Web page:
Stoke on a Tuesday night in February has become the accepted metaphor for the type of Spartan ordeal that teams with designs on becoming Champions must endure to prove their worthiness.
For Chelsea however, their “Stoke on a Tuesday night” became “Burnley on a Sunday lunchtime”.
Television footage of the Chelsea entourage disembarking from their coach showed grim-faced players shivering against the squall of sleet and biting easterly wind which Turf Moor served up to greet their illustrious visitors.
Players used to the cossetted and rarefied atmosphere of London suddenly found themselves in industrial East Lancashire at its most inhospitable, a world away from their comfort zone.
In fairness, Chelsea survived the ordeal and immediately rose to the challenge and early in the game their intricate passing patterns and runners emerging seemingly out of nowhere, sliced Burnley open twice.
Tom Heaton saved the first effort but the impish Pedro made no mistake with the second chance and it seemed like Sean Dyche's Clarets might be in for a long afternoon.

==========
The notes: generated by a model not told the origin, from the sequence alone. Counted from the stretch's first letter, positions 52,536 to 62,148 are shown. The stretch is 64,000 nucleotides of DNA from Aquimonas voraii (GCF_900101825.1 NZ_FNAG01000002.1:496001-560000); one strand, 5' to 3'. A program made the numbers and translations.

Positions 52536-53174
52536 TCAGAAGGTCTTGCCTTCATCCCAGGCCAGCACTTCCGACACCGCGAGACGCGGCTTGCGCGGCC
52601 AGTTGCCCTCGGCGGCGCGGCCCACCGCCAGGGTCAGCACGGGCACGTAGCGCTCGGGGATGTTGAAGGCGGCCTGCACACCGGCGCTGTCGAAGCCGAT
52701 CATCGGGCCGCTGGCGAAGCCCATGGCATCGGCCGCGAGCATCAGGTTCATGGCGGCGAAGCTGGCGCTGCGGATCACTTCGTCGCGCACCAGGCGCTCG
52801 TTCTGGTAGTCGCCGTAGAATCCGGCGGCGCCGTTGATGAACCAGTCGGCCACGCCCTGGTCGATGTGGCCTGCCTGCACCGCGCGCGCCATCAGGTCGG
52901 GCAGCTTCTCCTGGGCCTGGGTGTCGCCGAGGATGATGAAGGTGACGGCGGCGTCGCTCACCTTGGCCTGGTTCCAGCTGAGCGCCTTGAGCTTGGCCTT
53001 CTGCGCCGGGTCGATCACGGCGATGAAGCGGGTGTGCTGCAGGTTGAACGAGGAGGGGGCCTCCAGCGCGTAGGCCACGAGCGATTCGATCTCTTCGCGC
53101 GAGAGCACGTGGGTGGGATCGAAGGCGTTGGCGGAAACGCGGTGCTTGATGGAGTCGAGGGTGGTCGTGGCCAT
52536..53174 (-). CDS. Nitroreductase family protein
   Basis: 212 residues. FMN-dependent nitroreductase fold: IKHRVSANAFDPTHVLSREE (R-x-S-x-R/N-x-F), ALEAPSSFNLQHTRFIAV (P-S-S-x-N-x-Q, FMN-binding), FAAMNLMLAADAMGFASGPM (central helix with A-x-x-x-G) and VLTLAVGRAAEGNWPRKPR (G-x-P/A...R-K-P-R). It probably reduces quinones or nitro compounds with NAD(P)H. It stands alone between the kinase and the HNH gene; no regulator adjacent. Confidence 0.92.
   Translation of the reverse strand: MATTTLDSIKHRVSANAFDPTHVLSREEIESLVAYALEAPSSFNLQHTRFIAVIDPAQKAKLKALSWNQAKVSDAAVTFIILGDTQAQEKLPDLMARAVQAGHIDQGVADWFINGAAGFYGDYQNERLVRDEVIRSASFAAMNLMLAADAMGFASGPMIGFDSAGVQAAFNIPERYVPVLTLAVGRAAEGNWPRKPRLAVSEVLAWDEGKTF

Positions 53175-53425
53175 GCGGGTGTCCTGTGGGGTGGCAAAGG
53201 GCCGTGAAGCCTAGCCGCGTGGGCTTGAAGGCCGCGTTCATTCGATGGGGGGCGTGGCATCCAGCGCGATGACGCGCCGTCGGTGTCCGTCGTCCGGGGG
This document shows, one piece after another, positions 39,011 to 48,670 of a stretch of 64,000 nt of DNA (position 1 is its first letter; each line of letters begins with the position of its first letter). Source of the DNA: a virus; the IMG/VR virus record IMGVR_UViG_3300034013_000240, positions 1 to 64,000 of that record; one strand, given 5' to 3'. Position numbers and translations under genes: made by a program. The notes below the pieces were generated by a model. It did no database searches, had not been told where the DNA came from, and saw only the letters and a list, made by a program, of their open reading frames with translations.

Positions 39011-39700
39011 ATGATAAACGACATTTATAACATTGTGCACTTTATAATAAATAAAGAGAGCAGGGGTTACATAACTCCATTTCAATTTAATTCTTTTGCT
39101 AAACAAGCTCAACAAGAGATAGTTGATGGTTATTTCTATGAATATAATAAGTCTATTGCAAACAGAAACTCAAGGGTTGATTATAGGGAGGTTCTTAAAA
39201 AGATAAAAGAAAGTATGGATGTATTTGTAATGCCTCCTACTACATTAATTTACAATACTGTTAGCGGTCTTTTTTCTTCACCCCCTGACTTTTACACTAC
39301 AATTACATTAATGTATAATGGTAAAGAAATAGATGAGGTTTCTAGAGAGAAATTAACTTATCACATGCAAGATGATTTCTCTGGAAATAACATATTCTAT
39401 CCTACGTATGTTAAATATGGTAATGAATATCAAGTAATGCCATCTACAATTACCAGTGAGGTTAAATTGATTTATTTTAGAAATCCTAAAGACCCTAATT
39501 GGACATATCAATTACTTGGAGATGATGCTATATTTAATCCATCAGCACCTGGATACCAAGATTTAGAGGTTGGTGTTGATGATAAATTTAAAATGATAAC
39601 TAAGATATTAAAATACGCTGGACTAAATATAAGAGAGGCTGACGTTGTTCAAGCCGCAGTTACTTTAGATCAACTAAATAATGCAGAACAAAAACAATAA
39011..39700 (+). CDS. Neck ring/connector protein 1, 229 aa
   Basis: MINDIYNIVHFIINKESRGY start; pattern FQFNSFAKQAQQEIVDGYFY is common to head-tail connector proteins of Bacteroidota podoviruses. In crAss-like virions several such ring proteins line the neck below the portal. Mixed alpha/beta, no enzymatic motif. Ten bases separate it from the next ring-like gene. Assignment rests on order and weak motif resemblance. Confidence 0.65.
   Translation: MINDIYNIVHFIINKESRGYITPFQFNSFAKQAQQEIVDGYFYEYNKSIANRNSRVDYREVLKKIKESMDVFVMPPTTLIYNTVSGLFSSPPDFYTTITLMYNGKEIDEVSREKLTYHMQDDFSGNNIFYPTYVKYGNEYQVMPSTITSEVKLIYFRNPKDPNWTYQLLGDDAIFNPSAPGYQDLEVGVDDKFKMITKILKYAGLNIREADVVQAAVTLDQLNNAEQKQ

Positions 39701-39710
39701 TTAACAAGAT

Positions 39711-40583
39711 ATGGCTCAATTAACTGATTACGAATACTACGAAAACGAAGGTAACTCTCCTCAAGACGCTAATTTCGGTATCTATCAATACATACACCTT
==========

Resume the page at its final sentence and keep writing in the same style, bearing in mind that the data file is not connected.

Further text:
Burnley however, are nothing if not resolute and quick to learn and as the first half progressed, they came to terms with the threat Chelsea posed and gradually began to impose themselves on the game.
After twenty four minutes Burnley’s record signing Robbie Brady on his home debut, gave the home fans the perfect indication as to why he was hired, by superbly bending a free kick into the top corner of the Chelsea goal.
The match developed into something of a mini-epic with both teams battling it out toe-to-toe. Not one for the purist perhaps but for those like me, who prefer their football to be more visceral, this was a game to savour.
Chelsea deploy both full backs as old-fashioned touchline hugging wingers, were pinging the ball effortlessly across the width of Turf Moor. The generally poor in quality crosses were inevitably repelled by the foreheads of Michael Keane and Ben Mee, reducing Pedro and Diego Costa to increasingly peripheral figures.
Whilst the possession statistics suggested Chelsea dominance, the reality was that Burnley gave every bit as good as they got and arguably fashioned the more clear-cut chances, Lowton and Gray both coming close to scoring.
As the game came to its conclusion the endurance and fitness of Dyche's battlers looked like another late winner might just top off a great day for a raucous home crowd. It would be hard to say either team deserved to lose a game that must have captivated the global millions watching this game live from Turf Moor. (TEC)
This article was written by uber Burnley fan and Clarets Mad contributor Dave Thornley.